European Commission Guidance on Application of EU Food Law After Brexit: Implications for UK Food Businesses
The New Commission Guidance raises a number of potential issues on Brexit for food labelling, including origin information requirements regarding marking food as EU or non-EU (for example, labelling honey as a “blend of EU honeys” or a “blend of non-EU honeys”); mandatory labelling requirements to identify the importer into the EU (from the UK); and mandatory health or identification marks on products of animal origin (these marks will no longer include the “EC” abbreviation currently used when it is applied in a slaughterhouse within the EC).
In addition, the commission must list the UK as an approved third country for the export of each category of food of animal origin to allow such food to be imported into the EU from the UK, and UK-originating organic foods will be subject to the same regulation as organic foods entering the EU from other third countries – certificates for organic foods issued by control authorities/bodies in the UK may no longer be valid.
These consequences may not arise in practice (as they could be provided for as part of transitional arrangements in a withdrawal agreement between the EU and the UK), but UK food producers and packaging/ labelling companies should start to consider and plan now for the possibility that amended labels and new certifications may be required.
Continued Focus on Meat Processing: Importance of Demonstrating Compliance and Supply Chain Mapping
In our December 2017 edition of NewsBITE, we reported on the recent Parliamentary Inquiry and its wider ramifications for food business operators. Over the last few weeks, trade press reports have suggested that the Food Standards Agency (FSA) and Food Standards Scotland will review meat cutting plants and cold stores following two incidents of “serious non-compliance”.
Further press coverage has reported that trade customers have disposed of a significant quantity of products after an alternative supplier conducted a voluntary recall over labelling concerns. One of the meat suppliers involved has now reportedly gone into administration. There has been a focus on the corporate customers of these businesses, as well as the businesses themselves, highlighting the potential importance to brand reputation of supply chain provenance and due diligence, as well as making sure that food safety requirements, including requirements for date labelling, are demonstrably complied with.
This story is not going to go away it seems, with the press now focusing on the number of hygiene breaches detected by the FSA during inspections. Supply chain mapping to ensure that you have more than one alternative source of supply can be an invaluable safeguard when a key supplier (or suppliers) or key products are under scrutiny.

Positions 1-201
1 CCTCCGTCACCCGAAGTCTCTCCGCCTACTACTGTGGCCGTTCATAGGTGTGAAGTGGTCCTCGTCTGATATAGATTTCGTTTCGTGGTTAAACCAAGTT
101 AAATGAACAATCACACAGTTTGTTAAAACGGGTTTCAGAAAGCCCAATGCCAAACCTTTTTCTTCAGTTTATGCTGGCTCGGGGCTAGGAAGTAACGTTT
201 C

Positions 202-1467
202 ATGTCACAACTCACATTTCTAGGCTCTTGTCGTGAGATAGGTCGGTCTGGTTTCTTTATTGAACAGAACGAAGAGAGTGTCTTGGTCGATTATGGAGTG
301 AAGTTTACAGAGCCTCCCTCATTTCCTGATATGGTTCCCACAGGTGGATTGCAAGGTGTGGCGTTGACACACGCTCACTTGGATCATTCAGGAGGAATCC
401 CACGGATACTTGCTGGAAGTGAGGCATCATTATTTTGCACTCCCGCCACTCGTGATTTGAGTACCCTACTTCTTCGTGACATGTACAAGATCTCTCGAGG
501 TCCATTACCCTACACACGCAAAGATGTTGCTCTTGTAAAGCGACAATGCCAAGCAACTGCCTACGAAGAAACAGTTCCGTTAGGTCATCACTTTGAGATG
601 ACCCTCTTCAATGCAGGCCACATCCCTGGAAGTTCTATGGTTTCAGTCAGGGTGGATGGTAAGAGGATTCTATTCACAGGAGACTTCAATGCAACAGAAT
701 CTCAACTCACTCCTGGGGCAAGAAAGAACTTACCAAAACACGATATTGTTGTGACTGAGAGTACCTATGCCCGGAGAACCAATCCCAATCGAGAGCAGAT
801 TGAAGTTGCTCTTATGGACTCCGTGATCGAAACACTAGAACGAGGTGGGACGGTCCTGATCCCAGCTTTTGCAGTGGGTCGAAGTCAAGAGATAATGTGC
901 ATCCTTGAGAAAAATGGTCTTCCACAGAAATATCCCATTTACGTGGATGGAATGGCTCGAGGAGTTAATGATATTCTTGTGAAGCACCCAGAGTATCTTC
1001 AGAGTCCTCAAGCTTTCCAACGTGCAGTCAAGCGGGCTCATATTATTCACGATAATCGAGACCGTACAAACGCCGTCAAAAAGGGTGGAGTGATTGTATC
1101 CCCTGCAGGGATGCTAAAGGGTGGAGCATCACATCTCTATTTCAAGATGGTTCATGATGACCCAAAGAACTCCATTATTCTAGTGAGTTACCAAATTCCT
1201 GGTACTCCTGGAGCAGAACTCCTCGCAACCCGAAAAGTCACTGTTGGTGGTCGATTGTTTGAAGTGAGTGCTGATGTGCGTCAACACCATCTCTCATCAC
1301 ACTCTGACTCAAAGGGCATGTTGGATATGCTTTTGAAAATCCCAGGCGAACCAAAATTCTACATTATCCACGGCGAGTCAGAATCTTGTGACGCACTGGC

Report on Food Fraud Conference March 2018
We attended the Food Fraud Conference 2018, run by New Food magazine. Current areas of concern flagged by Professor Chris Elliott include garlic; herbs and spices; rice; shrimps; and the organic sector, which is very vulnerable. Food Standards Scotland highlighted as priority areas: eggs; fish; herbs and spices; red meat; and wild shellfish. The benefits of a global alliance and approach were underlined and another key theme was the potential application of new technology in combatting food fraud (including blockchain and fingerprint-smartphone technology). The audit burden on food businesses was highlighted a number of times during the day, but no clear alternative was proposed.
European Court of Justice (ECJ) Approves “Champagne Sorbet”
The ECJ has ruled that a product containing real Champagne may use this protected denomination, rejecting the French Association of Champagne Producers’ opinion that this was an undue allusion to the reputation (Judgment of 20 December 2017, Case C-393/16). Since the EU established its rather rigid system to protect designated indications of geographic origin, hundreds of producer associations, led by Italy and France, have taken advantage of a registration of their products. Products that do not comply with a specification and do not originate from the defined region may not use the protected designation of origin (PDO). Further, any such PDO is protected against any misuse, imitation or evocation even if the true origin is indicated. The ECJ has been rather supportive of a strict approach, allowing, amongst others, Calvados to get rid of the Finnish “Verlados”.
One of the most successful protectors, the French Association of Champagne Producers, tried to take it even further, seeking a ruling that even products containing real Champagne may not refer to the name. When the German discounter Aldi distributed a Champagne sorbet containing 12% Champagne, the Comité Champagne claimed that the use of the protected name on a non-wine product may dilute its reputation. The ECJ found that Aldi was indeed taking advantage of the undisputed reputation but did not find this advantage to be undue. Since one of the essential characteristics of the product was a taste attributable primarily to Champagne, the use of the name does not amount to a misuse, imitation or evocation. It is foreseeable that a new line of battle will be established around the question, “How much of the real thing is enough?”
General Data Protection Regulation for the Food Sector: Deadline 25 May 2018